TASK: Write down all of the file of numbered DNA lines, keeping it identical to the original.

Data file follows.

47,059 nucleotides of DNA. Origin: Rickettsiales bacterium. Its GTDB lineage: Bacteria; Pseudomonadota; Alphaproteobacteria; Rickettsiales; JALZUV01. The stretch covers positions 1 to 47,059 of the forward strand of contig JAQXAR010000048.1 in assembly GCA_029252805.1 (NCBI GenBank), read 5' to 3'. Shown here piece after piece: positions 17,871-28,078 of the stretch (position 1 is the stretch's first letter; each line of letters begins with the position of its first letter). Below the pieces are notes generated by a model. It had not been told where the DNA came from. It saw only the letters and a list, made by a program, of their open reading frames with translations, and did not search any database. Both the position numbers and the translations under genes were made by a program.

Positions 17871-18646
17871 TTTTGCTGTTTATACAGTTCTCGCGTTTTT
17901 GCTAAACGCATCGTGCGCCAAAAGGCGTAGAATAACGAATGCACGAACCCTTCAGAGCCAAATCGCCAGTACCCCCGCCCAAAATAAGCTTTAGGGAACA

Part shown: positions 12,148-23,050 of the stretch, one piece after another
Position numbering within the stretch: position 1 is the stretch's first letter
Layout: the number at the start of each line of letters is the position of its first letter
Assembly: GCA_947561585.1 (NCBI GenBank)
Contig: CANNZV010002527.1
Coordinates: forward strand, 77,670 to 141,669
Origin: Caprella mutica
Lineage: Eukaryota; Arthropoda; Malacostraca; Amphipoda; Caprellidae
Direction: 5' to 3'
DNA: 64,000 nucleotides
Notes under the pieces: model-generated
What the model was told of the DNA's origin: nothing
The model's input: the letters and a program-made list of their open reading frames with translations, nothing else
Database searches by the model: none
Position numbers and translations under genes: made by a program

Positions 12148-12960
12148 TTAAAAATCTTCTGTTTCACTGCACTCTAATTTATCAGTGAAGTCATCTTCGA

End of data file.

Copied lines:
47,059 nucleotides of DNA. Origin: Rickettsiales bacterium. Its GTDB lineage: Bacteria; Pseudomonadota; Alphaproteobacteria; Rickettsiales; JALZUV01. The stretch covers positions 1 to 47,059 of the forward strand of contig JAQXAR010000048.1 in assembly GCA_029252805.1 (NCBI GenBank), read 5' to 3'. Shown here piece after piece: positions 17,871-28,078 of the stretch (position 1 is the stretch's first letter; each line of letters begins with the position of its first letter). Below the pieces are notes generated by a model. It had not been told where the DNA came from. It saw only the letters and a list, made by a program, of their open reading frames with translations, and did not search any database. Both the position numbers and the translations under genes were made by a program.

Positions 17871-18646
17871 TTTTGCTGTTTATACAGTTCTCGCGTTTTT
17901 GCTAAACGCATCGTGCGCCAAAAGGCGTAGAATAACGAATGCACGAACCCTTCAGAGCCAAATCGCCAGTACCCCCGCCCAAAATAAGCTTTAGGGAACA

Part shown: positions 12,148-23,050 of the stretch, one piece after another
Position numbering within the stretch: position 1 is the stretch's first letter
Layout: the number at the start of each line of letters is the position of its first letter
Assembly: GCA_947561585.1 (NCBI GenBank)
Contig: CANNZV010002527.1
Coordinates: forward strand, 77,670 to 141,669
Origin: Caprella mutica
Lineage: Eukaryota; Arthropoda; Malacostraca; Amphipoda; Caprellidae
Direction: 5' to 3'
DNA: 64,000 nucleotides
Notes under the pieces: model-generated
What the model was told of the DNA's origin: nothing
The model's input: the letters and a program-made list of their open reading frames with translations, nothing else
Database searches by the model: none
Position numbers and translations under genes: made by a program

Positions 12148-12960
12148 TTAAAAATCTTCTGTTTCACTGCACTCTAATTTATCAGTGAAGTCATCTTCGA